IPOH: The lotus root may symbolise everlasting abundance but the roots themselves are in short supply this Chinese New Year.
Rain over the last few months has affected production, according to Poh Lai Hai, 62, who makes a living harvesting the roots.
Poh expects to harvest about seven tonnes for this Chinese New Year season, down from about nine tonnes in previous years.
“The rainy spell has affected the yield and with higher demand for the local variety during the festival, prices too will increase,” he said, adding that wholesale price had increased from RM2.20 a kilo last year to RM3 this year due to the shortage.
Called lin ngau in Cantonese, the lotus root is often associated with abundant wealth as in the saying lin ngau, lin lin yau, which means to have plenty every year.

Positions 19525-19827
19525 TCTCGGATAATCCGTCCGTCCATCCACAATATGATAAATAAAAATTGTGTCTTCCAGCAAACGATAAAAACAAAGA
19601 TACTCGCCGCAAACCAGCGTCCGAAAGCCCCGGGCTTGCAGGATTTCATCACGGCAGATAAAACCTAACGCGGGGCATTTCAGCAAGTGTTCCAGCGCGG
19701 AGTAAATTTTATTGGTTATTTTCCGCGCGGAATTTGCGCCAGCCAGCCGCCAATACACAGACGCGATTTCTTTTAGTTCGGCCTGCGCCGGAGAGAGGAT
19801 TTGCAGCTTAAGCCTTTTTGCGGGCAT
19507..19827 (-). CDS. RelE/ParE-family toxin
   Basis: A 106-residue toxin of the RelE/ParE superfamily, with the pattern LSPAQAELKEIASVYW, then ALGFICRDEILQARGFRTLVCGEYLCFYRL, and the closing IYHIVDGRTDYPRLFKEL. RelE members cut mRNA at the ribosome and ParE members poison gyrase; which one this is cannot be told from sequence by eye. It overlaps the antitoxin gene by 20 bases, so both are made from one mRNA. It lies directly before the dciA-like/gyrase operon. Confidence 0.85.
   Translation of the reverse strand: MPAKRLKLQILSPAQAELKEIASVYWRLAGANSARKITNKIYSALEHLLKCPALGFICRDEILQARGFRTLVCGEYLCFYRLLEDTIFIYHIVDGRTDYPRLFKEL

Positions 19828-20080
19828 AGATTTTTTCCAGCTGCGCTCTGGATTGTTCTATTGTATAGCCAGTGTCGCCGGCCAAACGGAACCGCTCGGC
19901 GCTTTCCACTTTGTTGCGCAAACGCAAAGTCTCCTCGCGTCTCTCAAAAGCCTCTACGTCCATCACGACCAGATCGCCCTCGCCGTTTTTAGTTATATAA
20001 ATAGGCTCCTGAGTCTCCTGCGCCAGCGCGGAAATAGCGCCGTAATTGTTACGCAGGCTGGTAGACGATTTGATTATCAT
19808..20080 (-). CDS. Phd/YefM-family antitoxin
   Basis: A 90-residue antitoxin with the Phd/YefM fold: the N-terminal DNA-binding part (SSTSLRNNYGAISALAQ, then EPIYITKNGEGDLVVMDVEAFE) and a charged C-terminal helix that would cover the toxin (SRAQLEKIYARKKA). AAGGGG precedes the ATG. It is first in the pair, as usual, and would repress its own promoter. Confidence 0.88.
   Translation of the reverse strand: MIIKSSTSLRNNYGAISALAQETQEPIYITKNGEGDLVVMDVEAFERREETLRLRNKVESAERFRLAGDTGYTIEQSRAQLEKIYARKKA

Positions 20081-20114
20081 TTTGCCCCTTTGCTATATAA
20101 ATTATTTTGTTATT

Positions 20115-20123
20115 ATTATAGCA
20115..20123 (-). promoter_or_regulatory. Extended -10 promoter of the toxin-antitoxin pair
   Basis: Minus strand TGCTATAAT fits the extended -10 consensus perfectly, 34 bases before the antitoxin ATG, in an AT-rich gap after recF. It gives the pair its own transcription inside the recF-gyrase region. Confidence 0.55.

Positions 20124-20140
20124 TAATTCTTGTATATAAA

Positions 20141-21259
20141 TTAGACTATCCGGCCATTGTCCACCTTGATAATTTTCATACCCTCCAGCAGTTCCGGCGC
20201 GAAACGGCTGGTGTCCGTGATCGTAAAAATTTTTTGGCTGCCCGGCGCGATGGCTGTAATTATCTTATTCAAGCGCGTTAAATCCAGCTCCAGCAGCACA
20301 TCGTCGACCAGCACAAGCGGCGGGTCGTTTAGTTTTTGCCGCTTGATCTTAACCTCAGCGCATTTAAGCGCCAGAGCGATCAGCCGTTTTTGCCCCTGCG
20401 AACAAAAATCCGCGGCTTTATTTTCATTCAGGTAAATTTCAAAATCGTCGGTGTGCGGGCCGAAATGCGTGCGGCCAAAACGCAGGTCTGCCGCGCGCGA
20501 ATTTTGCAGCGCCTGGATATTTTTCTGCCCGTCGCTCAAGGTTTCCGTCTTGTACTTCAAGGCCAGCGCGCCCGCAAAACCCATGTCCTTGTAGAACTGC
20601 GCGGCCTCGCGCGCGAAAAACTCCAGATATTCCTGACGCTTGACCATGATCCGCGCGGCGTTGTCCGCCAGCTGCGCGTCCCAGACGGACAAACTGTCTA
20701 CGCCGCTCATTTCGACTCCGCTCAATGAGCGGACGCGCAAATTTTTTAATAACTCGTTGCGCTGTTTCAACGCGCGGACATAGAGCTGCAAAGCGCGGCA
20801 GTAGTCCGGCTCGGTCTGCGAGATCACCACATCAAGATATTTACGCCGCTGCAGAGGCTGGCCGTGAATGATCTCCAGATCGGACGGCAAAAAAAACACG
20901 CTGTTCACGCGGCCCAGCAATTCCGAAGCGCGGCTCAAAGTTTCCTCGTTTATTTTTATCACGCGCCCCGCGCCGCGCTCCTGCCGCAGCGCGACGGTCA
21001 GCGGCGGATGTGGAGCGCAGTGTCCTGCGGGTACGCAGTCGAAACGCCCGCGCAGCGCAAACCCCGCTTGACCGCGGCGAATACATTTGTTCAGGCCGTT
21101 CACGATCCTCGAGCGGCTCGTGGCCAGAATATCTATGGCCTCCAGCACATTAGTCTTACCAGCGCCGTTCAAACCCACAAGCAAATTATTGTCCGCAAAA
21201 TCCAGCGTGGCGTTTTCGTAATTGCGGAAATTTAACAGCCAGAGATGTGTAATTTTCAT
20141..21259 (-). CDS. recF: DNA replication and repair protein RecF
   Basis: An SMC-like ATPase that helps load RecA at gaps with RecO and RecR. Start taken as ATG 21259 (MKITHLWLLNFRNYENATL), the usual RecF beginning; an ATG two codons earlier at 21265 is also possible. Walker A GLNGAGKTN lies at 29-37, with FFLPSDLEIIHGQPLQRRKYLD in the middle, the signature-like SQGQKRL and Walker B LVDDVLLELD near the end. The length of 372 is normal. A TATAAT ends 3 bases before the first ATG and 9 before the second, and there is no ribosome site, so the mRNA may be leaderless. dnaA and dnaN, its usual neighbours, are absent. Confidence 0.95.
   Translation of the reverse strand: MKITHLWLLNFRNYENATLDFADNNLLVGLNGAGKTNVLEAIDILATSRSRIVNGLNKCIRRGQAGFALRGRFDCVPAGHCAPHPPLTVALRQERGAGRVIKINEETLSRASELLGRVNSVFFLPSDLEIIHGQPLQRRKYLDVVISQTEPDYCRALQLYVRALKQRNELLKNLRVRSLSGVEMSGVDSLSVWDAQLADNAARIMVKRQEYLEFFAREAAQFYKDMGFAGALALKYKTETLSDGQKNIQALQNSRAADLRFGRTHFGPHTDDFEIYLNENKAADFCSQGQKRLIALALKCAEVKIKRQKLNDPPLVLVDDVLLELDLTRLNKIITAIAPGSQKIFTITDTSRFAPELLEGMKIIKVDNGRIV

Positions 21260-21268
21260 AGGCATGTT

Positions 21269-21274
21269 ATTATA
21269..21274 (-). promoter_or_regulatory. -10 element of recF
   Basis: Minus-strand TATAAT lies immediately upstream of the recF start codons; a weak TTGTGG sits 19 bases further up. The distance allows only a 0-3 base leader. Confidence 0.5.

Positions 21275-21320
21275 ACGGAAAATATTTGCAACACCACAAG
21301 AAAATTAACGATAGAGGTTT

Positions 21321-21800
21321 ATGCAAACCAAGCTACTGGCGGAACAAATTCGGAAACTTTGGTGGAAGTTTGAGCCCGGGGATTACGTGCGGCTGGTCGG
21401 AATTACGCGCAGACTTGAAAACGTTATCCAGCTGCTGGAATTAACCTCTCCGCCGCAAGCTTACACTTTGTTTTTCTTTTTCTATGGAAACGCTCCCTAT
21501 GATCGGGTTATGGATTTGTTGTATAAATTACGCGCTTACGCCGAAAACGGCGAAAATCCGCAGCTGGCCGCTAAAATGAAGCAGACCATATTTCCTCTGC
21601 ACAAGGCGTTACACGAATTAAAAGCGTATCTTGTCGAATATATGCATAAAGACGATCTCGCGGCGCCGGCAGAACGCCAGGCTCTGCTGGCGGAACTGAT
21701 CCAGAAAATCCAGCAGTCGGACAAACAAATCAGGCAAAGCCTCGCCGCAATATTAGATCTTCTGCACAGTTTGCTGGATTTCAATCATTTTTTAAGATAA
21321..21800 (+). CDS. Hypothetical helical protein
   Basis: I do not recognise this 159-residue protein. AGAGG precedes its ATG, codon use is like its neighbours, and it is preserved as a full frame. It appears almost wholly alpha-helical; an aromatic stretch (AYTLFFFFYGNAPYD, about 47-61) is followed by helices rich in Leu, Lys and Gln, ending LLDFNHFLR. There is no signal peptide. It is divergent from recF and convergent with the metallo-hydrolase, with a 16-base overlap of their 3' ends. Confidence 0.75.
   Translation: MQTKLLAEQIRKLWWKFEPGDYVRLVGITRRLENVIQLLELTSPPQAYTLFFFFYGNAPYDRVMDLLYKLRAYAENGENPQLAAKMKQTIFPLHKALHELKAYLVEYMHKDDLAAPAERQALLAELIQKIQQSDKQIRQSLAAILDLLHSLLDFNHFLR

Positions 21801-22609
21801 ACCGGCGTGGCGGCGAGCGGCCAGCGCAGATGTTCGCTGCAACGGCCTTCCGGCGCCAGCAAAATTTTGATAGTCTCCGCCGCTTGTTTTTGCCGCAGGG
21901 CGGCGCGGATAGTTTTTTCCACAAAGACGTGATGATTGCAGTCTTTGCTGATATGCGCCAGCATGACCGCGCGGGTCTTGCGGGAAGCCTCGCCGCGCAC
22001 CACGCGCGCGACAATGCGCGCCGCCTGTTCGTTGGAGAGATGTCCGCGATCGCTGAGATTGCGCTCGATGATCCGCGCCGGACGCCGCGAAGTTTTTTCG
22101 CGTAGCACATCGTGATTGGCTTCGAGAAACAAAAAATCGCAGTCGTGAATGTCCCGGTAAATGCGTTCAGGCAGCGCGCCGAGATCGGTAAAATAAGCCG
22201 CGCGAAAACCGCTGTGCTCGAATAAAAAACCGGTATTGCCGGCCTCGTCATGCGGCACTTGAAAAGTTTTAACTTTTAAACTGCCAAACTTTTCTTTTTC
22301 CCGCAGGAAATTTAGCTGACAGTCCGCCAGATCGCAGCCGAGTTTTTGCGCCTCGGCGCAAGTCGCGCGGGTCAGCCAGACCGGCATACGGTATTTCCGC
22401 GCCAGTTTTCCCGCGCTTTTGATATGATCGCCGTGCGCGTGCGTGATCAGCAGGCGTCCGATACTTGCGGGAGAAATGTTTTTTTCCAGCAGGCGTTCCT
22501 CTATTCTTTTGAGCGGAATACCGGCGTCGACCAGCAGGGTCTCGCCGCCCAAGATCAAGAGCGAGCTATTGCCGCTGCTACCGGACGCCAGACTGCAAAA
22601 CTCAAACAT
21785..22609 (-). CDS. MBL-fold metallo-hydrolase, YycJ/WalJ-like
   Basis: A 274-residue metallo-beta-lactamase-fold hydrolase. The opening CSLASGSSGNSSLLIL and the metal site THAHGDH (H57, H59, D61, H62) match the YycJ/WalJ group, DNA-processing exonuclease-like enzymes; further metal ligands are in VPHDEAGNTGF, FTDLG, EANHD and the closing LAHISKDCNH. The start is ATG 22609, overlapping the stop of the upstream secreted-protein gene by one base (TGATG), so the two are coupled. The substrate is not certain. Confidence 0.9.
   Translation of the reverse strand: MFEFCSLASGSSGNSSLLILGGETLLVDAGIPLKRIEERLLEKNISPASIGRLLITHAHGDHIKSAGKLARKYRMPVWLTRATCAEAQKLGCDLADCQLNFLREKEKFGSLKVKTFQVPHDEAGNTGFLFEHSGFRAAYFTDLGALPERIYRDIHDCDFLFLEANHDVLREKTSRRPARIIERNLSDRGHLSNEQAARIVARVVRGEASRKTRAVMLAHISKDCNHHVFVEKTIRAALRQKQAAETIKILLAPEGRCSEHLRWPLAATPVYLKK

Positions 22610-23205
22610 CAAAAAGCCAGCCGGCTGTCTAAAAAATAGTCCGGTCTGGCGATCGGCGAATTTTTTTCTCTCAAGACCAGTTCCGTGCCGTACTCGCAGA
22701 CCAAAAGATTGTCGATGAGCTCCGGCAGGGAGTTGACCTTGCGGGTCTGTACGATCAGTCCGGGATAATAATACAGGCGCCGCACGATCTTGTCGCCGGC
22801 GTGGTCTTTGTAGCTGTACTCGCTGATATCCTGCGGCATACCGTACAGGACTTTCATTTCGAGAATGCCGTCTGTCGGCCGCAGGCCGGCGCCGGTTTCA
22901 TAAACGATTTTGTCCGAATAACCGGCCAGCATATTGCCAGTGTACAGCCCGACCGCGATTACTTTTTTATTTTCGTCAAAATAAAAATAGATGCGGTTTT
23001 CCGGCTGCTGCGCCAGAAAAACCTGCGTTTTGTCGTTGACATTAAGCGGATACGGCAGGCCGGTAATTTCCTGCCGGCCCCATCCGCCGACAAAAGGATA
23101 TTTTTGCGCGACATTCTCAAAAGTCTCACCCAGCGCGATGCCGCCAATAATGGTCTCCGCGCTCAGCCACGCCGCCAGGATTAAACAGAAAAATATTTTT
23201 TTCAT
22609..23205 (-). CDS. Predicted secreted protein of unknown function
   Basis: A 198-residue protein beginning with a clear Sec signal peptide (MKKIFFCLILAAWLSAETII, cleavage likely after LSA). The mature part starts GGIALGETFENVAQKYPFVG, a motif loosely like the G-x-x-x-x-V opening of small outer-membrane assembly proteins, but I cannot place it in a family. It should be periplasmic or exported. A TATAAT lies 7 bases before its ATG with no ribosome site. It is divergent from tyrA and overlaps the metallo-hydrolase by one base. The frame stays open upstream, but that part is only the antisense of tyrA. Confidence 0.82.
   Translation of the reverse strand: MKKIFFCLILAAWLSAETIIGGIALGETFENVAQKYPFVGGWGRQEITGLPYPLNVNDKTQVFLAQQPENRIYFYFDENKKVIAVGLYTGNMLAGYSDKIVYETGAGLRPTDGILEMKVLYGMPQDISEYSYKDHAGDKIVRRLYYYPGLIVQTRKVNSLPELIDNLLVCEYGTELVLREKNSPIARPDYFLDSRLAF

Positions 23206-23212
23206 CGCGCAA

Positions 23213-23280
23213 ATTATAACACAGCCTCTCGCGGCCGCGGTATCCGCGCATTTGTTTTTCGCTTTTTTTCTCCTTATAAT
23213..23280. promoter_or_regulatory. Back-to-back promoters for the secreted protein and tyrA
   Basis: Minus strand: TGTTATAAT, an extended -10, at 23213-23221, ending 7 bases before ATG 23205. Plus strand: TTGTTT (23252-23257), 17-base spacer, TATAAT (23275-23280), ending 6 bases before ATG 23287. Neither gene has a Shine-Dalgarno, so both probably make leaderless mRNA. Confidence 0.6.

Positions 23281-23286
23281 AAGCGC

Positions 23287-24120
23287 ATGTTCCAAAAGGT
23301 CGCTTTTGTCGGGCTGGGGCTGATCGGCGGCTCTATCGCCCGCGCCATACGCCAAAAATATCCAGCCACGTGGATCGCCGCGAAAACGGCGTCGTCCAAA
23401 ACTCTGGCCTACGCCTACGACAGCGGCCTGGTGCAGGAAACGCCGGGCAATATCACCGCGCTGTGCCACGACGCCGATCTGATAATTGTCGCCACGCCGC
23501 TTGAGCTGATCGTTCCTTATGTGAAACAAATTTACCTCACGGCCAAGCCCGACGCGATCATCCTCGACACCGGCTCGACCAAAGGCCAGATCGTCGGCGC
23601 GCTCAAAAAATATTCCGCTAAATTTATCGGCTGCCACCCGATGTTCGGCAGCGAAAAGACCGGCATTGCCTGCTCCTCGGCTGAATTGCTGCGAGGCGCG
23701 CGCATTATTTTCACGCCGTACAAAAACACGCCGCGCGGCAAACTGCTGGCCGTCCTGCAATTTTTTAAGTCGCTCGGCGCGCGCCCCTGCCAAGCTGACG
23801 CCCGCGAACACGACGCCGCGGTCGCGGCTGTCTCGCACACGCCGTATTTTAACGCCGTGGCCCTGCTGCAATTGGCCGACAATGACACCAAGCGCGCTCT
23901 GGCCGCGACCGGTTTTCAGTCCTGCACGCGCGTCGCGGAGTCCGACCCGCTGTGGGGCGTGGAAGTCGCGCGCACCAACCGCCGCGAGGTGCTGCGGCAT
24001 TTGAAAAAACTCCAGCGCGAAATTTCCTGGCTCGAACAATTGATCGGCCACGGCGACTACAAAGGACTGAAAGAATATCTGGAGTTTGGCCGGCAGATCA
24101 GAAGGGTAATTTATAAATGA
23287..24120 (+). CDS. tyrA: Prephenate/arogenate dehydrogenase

The roots, commonly stir-fried or used in soup, are also placed on altars for prayers during the festival.
When broken into two, there are fine strands connecting the lotus root, symbolising strong and unbreakable family ties – hence, earning its place at reunion dinners on the eve of Chinese New Year.
Harvesting the root is a laborious task that involves standing in waist-deep water for hours on end.
Poh, his wife Leong Mooi, 55, son Seng Loong, 29, and a dozen temporary workers, pull out mature roots one by one and clean them in the pond.
Lai Hai, who is busy working at his 1.2ha ex-mining pond in Kanthan, about 17km from here, says that the roots take about three months to grow before they are harvested.
At the Canning Garden market, vegetable seller Ng Swee Khee, 40, said the local variety was preferred during Chinese New Year as it was “younger” and crunchier which made it suitable for stir-frying.
“The ones from China are hard and powdery and are only used in soup,” he said.
Meanwhile, a restaurant here has come up with some special lotus root dishes for the coming festival.
Yishen Vegetarian Food Restaurant at Bandar Baru Medan is promoting its “White Lotus Happiness” or lotus roots stir-fried with nine other types of vegetables. Another dish is deep-fried lotus roots with buttermilk.